They also got more into the self-care concept with Cato talking about starting droid building in a time of her life when she really needed it. It helped her rework her own life as well as occasionally got her out of the house. Her father bought her first 3D printer for her because he saw how much she needed this project in her life. Browne spoke of her droid building as a grounding element for her as well as being proud to show her son how to build and create things – including that women can do these things too. Meanwhile Deonn Walker touched on the power of building up your sense of ability.
And there’s certainly a power in all the works featured in these first three episodes. Hopefully the series itself goes a long way in moving the slowly changing public narrative, opening the doors to more women and non-binary people being seen as a norm in fandom as well as expanding the variety of ways to interact with fandom seen as typical. Ophelian shared that she still felt press coverage doesn’t quiet line up. When The Force Awakens came out she got media requests that talked about how now that there’s the character Rey, women like Star Wars, but she knew that while Rey welcomed in many new fans it’s been going on much longer than that.
With a background in psychotherapy, she was also quick to point out that mapping ourselves onto stories is inherently positive and shows connection and empathy. Deonn Walker is also a fan studies scholar and she shared that generative fan work lets fans engage with identity in a different way. We’re constantly looking for ways to confirm our identity and she explained that claiming identify around something you love is empowering; it lets you choose instead of dealing with an identity that may have been placed on you.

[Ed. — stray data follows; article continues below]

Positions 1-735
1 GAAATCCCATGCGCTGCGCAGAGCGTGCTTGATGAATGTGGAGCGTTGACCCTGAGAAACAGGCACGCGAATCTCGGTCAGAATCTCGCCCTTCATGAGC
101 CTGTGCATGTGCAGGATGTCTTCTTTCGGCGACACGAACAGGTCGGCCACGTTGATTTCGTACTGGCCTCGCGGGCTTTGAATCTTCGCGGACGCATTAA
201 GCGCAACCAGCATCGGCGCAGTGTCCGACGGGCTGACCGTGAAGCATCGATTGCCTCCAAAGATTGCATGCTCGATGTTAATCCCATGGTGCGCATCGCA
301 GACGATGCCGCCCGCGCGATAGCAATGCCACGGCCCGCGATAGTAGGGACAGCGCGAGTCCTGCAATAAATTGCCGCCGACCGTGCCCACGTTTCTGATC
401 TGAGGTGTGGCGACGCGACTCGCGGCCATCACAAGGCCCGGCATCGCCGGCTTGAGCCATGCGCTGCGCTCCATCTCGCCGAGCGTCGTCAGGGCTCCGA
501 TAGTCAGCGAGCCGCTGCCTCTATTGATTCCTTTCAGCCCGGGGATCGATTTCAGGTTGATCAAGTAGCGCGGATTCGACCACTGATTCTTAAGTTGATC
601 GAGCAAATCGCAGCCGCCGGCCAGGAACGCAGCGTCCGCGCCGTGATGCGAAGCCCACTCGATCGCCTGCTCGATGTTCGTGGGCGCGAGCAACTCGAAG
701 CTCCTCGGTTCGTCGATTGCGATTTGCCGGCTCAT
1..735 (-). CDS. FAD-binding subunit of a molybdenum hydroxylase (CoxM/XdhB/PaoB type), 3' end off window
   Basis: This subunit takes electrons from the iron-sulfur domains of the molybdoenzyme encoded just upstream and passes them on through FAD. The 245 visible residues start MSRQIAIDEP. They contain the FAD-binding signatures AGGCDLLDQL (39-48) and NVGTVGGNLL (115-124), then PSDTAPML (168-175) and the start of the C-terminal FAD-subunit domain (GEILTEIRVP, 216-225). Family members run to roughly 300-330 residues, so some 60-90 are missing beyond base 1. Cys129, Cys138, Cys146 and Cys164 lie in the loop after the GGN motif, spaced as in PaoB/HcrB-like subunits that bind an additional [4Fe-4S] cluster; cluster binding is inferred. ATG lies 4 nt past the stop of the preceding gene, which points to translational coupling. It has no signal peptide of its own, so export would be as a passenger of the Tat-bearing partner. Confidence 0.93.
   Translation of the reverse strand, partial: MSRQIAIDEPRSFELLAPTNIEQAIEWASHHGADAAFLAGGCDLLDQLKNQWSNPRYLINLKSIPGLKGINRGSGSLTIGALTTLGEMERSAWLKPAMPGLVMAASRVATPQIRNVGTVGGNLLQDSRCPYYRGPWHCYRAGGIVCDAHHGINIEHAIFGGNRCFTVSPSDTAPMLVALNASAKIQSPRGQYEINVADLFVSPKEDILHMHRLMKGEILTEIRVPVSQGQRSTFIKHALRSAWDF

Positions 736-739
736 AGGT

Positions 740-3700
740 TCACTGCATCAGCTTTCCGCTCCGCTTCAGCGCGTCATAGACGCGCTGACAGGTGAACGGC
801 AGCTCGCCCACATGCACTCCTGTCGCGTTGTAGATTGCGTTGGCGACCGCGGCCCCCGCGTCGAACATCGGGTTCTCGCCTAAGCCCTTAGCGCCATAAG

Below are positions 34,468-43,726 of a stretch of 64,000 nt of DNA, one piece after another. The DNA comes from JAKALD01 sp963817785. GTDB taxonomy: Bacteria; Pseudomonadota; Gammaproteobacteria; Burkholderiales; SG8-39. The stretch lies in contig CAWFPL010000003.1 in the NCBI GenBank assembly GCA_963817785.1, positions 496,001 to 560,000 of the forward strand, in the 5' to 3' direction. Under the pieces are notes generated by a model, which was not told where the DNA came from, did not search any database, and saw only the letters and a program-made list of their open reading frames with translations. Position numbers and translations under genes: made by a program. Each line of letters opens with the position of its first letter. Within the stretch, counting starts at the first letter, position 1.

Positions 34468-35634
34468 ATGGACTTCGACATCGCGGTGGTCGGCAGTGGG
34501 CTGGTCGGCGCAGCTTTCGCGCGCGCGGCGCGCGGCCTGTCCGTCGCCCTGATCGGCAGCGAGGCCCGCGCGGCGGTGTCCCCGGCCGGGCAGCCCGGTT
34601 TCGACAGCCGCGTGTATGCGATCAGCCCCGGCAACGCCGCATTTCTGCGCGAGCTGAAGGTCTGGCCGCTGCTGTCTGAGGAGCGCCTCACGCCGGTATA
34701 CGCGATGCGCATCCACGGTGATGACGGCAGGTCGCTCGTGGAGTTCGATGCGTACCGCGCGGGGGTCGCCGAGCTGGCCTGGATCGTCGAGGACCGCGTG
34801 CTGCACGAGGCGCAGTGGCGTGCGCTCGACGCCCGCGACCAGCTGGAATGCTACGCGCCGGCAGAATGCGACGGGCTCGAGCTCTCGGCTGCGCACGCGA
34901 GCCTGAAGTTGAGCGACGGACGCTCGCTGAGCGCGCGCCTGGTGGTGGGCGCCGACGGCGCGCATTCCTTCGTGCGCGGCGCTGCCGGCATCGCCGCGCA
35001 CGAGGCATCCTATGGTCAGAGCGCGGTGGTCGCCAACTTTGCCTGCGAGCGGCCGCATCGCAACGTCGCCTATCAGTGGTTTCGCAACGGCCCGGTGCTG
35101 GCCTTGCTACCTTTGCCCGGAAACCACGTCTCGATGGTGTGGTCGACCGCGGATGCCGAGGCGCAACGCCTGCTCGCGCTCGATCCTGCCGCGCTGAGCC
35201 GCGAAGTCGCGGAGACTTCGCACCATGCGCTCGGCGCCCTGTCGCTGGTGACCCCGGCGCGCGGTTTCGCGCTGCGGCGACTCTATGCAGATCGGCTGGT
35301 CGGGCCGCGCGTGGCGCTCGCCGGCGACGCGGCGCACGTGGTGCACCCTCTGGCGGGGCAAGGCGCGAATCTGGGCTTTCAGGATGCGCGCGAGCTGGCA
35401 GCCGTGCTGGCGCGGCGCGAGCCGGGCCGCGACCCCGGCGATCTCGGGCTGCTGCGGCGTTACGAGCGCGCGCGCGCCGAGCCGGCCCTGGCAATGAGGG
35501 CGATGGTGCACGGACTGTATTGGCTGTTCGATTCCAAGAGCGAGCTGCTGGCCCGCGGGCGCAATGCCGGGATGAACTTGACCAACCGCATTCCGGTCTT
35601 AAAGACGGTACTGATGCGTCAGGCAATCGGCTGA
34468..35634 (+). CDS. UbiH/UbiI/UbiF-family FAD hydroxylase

Looking for Leia will be a web-based series and though no location for its public premiere was announced, the director did share that it will be out this fall. The episodes remind us that even if we don’t interact with Star Wars all in the same way, it can be for similar reasons. Luckily for us we have this and we don’t need Kylo Ren to tell us we are not alone.
Featured banner image for this article courtesy of Looking for Leia. Find out more about the documentary series at www.lookingforleia.com.
Kay is FANgirl's resident geek fashion expert and co-host of the Hyperspace Theories podcast. She reviews books and movies for the site with a heart for storytelling and a mind that likes to analyze. Kay's been a guest on various podcasts sharing her love and knowledge of storytelling, film-making, fashion, and of course, Star Wars.
Most days are filled with her work as a creative services professional - designing websites & branding, photographing, voice acting, editing, and more. Kay spends the little bit of free time she has reading, costuming, and, of course, making pew pew noises. She would pick up more jobs and hobbies if she was a Time Lord.
Latest posts by Kay (see all)